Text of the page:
When I was asked to chair the HIV Commission tasked with recommendations for making England the first country in the world to end new HIV cases by 2030, I wanted to know two things.
One, is it doable? And two, is it worth doing?
Over the past 15 months, my questions have been resoundingly answered. Incredible advances in medical science mean that this ambitious goal is indeed achievable. And while treatment options that would once have been considered miraculous mean that an HIV diagnosis is no longer the sentence it once was, the impact of this virus on individuals’ lives as well as the cost to the NHS means that abolishing new cases is absolutely worth doing.
Today, on World AIDS Day, my fellow commissioners and I are proud to reveal the “how” for making England the first country in the world to hit this important milestone. Our recommendations are based on meticulous research, comprehensive evidence, and powerful conversations with experts, activists and those directly impacted by HIV — as well as with many people who tick all three of those boxes.
Before this all started, I knew you could live well with HIV these days, and that treatment was available. But I was unaware of the sheer speed of progress in preventing, testing for and treating HIV. I didn’t know, for example, that you can test at home and receive a rapid result like a pregnancy test, or that those diagnosed with HIV and on effective treatment don’t run the risk of passing the virus on to partners.
As I said: the goal of no new cases is an achievable one.
In terms of specifics, one of our key recommendations is fully grounded in common sense: test, test, test.
We are therefore calling on the government to make HIV testing the norm across all of our healthcare systems, for everyone — no matter your gender, ethnicity, sexuality, or where you are in the country. We want to see HIV testing offered in more places more often, including when registering for a doctor, in the local pharmacy, and at cervical screenings. Whenever blood is taken, we should be offering HIV testing too.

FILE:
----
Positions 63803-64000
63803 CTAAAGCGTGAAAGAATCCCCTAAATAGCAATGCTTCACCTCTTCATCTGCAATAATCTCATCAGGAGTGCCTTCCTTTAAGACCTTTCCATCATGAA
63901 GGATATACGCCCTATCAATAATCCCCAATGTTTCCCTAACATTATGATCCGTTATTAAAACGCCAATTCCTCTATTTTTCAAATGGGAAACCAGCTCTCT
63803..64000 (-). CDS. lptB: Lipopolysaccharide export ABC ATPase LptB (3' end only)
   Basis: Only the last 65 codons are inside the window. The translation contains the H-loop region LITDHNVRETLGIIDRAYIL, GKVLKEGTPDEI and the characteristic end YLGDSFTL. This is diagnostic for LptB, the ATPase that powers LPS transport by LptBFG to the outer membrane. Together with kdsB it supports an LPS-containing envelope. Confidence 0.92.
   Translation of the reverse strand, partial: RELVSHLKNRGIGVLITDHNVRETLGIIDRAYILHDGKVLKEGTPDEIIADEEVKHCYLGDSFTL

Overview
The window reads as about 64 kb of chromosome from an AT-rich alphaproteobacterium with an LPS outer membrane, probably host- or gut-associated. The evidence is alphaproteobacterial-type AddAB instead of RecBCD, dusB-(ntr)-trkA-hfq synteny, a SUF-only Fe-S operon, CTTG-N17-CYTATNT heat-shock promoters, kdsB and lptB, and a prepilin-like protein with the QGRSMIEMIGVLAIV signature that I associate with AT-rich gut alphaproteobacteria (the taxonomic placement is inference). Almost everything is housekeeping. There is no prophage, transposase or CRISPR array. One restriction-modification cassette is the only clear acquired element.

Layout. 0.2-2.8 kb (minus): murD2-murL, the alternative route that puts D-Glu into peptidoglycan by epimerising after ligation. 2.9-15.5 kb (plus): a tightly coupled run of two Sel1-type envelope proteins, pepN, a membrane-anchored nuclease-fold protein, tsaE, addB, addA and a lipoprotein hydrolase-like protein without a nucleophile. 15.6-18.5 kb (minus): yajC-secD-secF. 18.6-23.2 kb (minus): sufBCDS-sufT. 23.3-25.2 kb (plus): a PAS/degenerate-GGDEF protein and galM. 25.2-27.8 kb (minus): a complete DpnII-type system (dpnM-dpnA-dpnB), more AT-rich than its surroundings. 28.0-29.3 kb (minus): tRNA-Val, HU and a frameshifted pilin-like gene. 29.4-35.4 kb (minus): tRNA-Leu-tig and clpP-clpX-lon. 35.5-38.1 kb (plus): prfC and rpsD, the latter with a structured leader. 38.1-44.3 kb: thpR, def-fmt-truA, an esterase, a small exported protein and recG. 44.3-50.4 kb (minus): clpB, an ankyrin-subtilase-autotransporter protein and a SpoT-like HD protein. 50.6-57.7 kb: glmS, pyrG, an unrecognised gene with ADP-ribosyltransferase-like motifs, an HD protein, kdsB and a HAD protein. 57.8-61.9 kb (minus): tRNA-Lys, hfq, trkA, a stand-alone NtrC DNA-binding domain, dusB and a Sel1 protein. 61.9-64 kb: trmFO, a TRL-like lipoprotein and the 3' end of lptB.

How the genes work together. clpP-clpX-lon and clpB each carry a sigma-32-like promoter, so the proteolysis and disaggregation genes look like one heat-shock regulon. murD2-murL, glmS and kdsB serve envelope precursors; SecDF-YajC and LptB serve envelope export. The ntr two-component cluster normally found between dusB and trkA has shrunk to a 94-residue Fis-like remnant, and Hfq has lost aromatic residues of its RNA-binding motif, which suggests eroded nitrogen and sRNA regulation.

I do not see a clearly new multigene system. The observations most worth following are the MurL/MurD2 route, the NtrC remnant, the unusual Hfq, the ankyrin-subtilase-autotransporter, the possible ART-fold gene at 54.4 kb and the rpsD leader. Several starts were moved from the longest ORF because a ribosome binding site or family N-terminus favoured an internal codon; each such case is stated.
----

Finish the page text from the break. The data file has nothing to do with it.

We know this approach works. In maternity care, almost 100 per cent of expectant mothers are screened for HIV, and as a result almost no babies are born with the virus in England. Now let’s scale that up across healthcare.
Our other recommendations sit across a range of areas, including tackling stigma, discrimination and health inequalities, as well as leadership and resources. We also have recommendations around embedding innovation, which is fundamental with the fight against another virus — the new coronavirus that has upended our lives this year — as the backdrop to our work.
Our recommendations have the backing of the country’s leading HIV charities Terrence Higgins Trust, National AIDS Trust and Elton John AIDS Foundation, which established the Commission. They are already doing the work with decision-makers to get the urgent response we need. Now it’s over to the government to act.
Because the 2030 goal isn’t a pipedream or a neat social media-friendly hashtag. It’s doable, it’s worth doing, and it must be done. The government must read our work, respond to our recommendation, and implement them.
Anything above zero new HIV cases by 2030 is failure.
Main image credit: Getty